Talk and keep talking! That is one. You can also organize events like flash mobs. I will give you an instance. There is one motor biker association in Bangalore. When some 40 bikers got together, it was duly noticed as people came forward to ask what is this noise and that is how their blood donation caught attention. You can employ creative and unique idea to attract more people and spread awareness. Ajkal ke bachche are very creative. They are so many websites now to create awareness but yes it has to impact rightly.

You can spread awareness at educational level by organising competitions like bookmark making and essay writing competitions.

Can you give us an example of one of the unique ideas being employed?

Okay, so Bangalore is a place of techies. It is not difficult to figure out that they generally visit malls with their families on Saturdays and Sundays. There is this huge quadrangle area right at the entrance of the mall. A guy started conducting blood donation camps in that area on weekends and received a huge response.

What are other health causes close to your heart?

So I am planning to sign up for stem cell collection on the World Bone Marrow Council. India has the lowest registry rate despite such a large population size. I am also working towards spreading awareness about diabetes since every tenth person in India is pre-diabetic and every eighth person is diabetic.

In the case of stem cell registry, what awareness must be created and in what direction?

Spreading awareness is very important. You must be aware that in the case of blood groups there are total 8 blood groups. When it comes to steam cell registration we consider HLA which is the white blood cell typing and is a 16 digit long alphanumeric code and there are 17000 different types and each time you need a 10/10 match. When an Indian needs it, I would obviously seek an Indian HLA to match 100 percent with the recipient’s HLA type. How is that going to happen when there are no donors available? We need to conduct a major drive to bring about this change.

Social work takes out so much from you. How do you recreate and energise?

Oh, there are so many ways. I love music, piano! I have actually learned to play the piano at a college of music in London. I love cooking, gardening, painting and also I love to entertain people. The problem is that I have far too many hobbies.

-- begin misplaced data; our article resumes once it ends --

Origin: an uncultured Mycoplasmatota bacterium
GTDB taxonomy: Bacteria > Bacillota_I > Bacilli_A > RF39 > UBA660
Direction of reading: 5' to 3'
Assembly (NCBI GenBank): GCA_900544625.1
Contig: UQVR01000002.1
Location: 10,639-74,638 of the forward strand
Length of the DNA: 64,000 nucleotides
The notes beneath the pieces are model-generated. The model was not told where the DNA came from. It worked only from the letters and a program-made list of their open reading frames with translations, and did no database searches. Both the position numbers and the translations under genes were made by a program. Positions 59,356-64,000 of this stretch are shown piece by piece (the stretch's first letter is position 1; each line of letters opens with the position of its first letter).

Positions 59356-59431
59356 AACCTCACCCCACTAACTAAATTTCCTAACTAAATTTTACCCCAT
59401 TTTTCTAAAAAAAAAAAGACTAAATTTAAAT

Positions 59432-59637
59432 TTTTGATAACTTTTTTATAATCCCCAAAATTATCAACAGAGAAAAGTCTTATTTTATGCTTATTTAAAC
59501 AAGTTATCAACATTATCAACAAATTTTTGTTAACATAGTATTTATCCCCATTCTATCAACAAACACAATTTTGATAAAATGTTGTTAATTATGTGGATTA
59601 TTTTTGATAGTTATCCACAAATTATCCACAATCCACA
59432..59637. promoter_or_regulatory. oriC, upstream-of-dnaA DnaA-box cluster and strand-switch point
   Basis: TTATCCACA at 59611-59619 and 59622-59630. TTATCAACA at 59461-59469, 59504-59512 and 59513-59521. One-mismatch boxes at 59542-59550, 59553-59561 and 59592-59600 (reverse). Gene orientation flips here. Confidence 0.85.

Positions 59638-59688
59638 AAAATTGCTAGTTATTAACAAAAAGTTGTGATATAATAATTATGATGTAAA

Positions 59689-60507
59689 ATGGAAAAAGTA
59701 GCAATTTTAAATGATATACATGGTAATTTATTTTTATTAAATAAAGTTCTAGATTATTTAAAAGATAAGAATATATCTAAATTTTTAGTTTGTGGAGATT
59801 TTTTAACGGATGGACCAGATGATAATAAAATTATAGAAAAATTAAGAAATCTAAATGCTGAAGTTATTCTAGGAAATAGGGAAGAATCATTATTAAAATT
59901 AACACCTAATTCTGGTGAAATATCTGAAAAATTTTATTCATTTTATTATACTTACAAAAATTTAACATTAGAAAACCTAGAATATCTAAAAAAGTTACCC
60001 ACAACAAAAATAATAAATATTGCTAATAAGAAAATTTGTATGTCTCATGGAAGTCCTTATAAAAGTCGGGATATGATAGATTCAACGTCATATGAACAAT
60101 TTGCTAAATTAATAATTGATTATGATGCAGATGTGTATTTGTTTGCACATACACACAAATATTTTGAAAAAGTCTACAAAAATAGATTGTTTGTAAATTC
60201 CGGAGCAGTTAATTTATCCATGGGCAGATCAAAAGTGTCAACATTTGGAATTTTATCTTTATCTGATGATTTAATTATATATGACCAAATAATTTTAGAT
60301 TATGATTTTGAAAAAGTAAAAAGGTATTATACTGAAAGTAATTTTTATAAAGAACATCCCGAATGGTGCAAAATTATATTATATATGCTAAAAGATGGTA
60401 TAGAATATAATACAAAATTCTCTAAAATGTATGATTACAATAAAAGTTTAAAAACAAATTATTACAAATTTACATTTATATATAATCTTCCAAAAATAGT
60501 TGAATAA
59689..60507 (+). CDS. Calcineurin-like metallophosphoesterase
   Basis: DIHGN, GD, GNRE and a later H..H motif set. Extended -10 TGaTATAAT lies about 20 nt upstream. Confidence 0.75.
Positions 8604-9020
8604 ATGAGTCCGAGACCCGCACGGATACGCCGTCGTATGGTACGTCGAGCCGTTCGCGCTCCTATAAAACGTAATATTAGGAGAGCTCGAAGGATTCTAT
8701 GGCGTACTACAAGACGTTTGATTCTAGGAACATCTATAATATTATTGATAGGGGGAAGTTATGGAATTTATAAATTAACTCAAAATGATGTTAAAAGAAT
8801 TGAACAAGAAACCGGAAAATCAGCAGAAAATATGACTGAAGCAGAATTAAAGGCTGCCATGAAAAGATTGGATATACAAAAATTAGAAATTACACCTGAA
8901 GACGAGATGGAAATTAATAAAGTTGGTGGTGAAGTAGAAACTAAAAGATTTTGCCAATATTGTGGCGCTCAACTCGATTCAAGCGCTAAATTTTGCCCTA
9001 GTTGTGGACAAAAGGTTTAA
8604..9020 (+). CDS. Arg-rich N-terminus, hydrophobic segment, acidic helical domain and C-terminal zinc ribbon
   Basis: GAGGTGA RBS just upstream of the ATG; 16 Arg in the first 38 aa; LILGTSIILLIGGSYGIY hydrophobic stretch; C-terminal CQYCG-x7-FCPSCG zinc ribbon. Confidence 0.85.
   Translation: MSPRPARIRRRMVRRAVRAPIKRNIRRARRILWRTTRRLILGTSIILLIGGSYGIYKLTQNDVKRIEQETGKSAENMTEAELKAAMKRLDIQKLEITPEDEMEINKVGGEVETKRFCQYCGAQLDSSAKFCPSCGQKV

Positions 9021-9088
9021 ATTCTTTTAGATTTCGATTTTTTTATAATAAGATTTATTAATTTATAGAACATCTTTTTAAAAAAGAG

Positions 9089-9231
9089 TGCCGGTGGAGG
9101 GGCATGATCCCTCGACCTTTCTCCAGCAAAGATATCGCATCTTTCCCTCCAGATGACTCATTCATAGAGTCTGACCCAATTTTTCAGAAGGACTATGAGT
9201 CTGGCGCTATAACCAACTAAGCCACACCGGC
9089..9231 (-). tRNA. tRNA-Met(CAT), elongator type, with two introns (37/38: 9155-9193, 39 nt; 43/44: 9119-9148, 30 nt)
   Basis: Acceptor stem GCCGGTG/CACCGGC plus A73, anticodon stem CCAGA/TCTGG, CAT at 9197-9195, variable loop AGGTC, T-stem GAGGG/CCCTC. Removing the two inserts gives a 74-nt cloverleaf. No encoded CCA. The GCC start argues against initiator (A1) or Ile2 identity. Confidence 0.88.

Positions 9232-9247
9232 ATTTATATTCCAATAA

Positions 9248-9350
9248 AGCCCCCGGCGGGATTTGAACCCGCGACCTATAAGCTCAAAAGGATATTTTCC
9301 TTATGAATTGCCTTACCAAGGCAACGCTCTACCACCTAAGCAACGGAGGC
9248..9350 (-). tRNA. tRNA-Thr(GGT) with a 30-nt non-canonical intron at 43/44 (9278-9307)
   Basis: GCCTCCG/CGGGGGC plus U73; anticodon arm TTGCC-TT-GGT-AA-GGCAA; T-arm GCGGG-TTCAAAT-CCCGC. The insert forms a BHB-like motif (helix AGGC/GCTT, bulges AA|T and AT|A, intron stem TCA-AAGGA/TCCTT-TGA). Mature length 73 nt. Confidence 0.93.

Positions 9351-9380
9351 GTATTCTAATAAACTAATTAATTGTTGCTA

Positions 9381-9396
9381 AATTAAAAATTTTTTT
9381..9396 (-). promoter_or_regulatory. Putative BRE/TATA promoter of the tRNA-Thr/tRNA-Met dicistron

Can you share with us some life lessons that social work taught you?

Let’s put it the other way round. It is just like the question of chicken and the egg as they are both wrapped around the same thing. But social work has definitely provided me with the fulcrum to move around to help people more effectively.

Lata Amash has also worked towards the crafting five video to inspire more people to become blood donors and used 15 lakhs of her own money for the videos that cost them somewhere above 25 lakhs. We salute and support this resilient soul in her selfless pursuit.You can reach out to her through her e-mail at latamashi@hotmail.com or call her at +91 99805 93570.

Here are the BleedHope Videos that Lata got curated to inspire people:

1.) The Masterpiece

BleedHope – The Masterpiece | Blood Donation (PSA)

The BleedHope campaign seeks to raise awareness about the importance and urgency of donating blood. The campaign was conceptualized and produced by CurleyStreet in collaboration with the Rotary Club of Indiranagar. You can learn more about the campaign at https://www.bleedhope.com. This film is one in a series of five PSAs.

2) Child’s Play

BleedHope – Child’s Play | Blood Donation (PSA)

The BleedHope campaign seeks to raise awareness about the importance and urgency of donating blood. The campaign was conceptualized and produced by CurleyStreet in collaboration with the Rotary Club of Indiranagar. You can learn more about the campaign at https://www.bleedhope.com. This film is one in a series of five PSAs.

 

3) The Proposal

BleedHope – The Proposal | Blood Donation (PSA)

The BleedHope campaign seeks to raise awareness about the importance and urgency of donating blood. The campaign was conceptualized and produced by CurleyStreet in collaboration with the Rotary Club of Indiranagar. You can learn more about the campaign at https://www.bleedhope.com. This film is one in a series of five PSAs.

 

4) The Date

BleedHope – The Date | Blood Donation (PSA)

The BleedHope campaign seeks to raise awareness about the importance and urgency of donating blood. The campaign was conceptualized and produced by CurleyStreet in collaboration with the Rotary Club of Indiranagar. You can learn more about the campaign at https://www.bleedhope.com. This film is one in a series of five PSAs.

 

5) The Wish

BleedHope – The Wish | Blood Donation (PSA)

The BleedHope campaign seeks to raise awareness about the importance and urgency of donating blood. The campaign was conceptualized and produced by CurleyStreet in collaboration with the Rotary Club of Indiranagar. You can learn more about the campaign at https://www.bleedhope.com. This film is one in a series of five PSAs.

This article was first published on February 16, 2018.